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In francophone countries, Christmas dinners often end with a serving of Christmas log. Did you know that it is a tradition linked to the celebration of the winter solstice?
Celts in Britain used to celebrate the shortest day of the year by feasting. To cleanse the air of the previous year’s events and to usher in the return of longer days, people burned a log of wood, decorated with ivy and pine cones. The log had to originate preferably from a fruit tree trunk, which was supposed to guarantee a good harvest for the following year.
In some regions, the wood was sprinkled with wine to ensure a good vintage or with salt for protection against witches. The ashes were then scattered into the fields to fertilize the land.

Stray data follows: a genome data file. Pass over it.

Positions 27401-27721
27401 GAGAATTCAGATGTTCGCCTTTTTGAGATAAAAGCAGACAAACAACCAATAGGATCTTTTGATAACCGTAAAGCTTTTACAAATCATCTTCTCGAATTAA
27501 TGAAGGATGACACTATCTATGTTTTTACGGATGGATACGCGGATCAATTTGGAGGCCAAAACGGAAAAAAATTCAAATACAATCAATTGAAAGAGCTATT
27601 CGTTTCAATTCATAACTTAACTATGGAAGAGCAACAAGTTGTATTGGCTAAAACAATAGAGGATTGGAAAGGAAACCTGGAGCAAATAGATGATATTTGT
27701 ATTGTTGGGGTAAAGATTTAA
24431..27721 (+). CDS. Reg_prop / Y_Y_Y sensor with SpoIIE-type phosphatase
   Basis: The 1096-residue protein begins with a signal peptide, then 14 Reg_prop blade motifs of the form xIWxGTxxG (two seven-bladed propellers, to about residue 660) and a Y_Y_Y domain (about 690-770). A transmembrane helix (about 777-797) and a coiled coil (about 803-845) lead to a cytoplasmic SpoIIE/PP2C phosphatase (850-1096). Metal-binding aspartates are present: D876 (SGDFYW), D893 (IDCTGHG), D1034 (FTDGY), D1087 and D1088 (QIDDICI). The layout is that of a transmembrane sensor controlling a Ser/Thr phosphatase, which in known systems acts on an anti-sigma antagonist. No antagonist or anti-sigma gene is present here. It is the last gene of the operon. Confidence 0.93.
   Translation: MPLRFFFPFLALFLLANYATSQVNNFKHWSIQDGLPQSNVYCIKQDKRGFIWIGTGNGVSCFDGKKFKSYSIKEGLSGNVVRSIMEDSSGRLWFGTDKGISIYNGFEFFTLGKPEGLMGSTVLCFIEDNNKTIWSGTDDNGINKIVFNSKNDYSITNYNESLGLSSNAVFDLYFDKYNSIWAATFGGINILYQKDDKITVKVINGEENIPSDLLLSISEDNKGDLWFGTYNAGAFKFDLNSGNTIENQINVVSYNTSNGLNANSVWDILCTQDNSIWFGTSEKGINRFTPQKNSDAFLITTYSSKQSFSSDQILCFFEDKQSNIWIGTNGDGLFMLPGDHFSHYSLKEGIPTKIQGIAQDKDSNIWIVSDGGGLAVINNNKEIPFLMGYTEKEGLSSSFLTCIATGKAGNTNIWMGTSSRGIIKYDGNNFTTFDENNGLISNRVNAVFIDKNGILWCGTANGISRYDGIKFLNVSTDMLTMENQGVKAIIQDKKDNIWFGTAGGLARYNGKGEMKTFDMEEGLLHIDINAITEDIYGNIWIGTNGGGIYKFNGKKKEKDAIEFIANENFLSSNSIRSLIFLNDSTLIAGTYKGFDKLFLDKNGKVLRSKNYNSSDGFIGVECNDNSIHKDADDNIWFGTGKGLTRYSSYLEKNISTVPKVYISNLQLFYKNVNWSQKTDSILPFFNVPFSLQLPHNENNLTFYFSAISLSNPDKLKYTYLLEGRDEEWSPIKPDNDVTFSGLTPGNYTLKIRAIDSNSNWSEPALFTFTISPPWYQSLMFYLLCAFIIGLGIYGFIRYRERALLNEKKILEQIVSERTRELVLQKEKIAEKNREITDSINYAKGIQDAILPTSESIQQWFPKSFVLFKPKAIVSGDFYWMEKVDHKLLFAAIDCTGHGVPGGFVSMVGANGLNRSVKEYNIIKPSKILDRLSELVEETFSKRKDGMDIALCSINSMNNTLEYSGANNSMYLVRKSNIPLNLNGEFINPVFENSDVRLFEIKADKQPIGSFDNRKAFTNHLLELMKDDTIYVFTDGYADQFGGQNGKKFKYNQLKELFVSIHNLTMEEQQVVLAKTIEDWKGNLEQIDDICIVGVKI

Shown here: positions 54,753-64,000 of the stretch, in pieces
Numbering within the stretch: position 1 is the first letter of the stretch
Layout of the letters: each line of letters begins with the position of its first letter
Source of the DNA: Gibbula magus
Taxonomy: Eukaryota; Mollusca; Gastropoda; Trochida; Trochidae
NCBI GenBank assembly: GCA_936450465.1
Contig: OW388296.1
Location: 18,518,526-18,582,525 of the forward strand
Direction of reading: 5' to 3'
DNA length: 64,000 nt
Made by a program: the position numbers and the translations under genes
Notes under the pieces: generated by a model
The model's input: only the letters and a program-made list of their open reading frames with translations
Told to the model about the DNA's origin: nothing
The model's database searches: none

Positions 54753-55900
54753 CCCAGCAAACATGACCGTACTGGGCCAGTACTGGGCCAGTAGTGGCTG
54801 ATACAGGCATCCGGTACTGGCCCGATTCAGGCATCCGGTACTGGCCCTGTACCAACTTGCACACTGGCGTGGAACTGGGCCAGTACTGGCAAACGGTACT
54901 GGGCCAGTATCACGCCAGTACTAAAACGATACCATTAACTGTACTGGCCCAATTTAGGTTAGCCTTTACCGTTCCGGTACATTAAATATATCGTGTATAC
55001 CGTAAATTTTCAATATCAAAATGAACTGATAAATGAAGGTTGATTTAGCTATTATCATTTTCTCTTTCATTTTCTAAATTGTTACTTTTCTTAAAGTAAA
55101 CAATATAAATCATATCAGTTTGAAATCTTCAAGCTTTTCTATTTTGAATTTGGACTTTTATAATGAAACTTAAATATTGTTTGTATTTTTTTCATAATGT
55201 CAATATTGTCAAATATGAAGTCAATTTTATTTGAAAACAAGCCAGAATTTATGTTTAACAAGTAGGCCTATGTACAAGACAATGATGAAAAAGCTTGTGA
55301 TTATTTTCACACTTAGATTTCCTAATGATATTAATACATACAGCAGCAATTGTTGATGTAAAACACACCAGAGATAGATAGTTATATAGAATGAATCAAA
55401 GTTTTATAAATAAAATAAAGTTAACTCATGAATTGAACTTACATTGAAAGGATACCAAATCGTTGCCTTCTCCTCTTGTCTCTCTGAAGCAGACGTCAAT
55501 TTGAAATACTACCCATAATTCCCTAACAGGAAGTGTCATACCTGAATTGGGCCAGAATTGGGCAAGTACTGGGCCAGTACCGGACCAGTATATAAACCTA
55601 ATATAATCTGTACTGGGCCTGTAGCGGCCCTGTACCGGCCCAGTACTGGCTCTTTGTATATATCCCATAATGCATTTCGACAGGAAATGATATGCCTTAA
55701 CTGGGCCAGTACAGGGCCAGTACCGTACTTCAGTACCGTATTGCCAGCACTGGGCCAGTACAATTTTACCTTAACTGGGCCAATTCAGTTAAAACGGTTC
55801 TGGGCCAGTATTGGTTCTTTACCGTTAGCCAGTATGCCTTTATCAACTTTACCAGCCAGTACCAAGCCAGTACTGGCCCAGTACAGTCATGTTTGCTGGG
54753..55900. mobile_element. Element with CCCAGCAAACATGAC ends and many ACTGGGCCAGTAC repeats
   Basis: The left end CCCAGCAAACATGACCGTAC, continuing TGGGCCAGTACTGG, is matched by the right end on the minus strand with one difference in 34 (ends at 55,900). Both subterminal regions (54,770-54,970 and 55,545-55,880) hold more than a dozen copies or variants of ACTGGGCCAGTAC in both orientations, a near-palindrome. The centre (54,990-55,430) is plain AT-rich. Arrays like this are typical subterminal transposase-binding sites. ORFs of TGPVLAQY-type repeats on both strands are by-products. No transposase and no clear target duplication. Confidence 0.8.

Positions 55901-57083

Although the dessert’s exact date of birth is still unknown, one of its earliest recipes can be found in “The English Huswife”, a book by Gervase Markham, published in London in 1615.
In the 19th century, the Yule log was already a tradition in many French regions. It was made with a sponge cake base, on which was spread cream flavoured with chocolate, coffee, Grand Marnier, (etc.) that was then rolled into the shape of a log. The entire log was finally coated with a thin layer of butter cream.
These days, all sorts of flavours and decorations are now possible. We invite you to try out our Chocolate Christmas Log recipe. Since it’s already quite rich and tasty, we simply sprinkle it with cocoa powder, and it requires no icing.
For a gluten-free dessert, we propose Caroline Roy’s Choco-Raspberry Christmas Log recipe.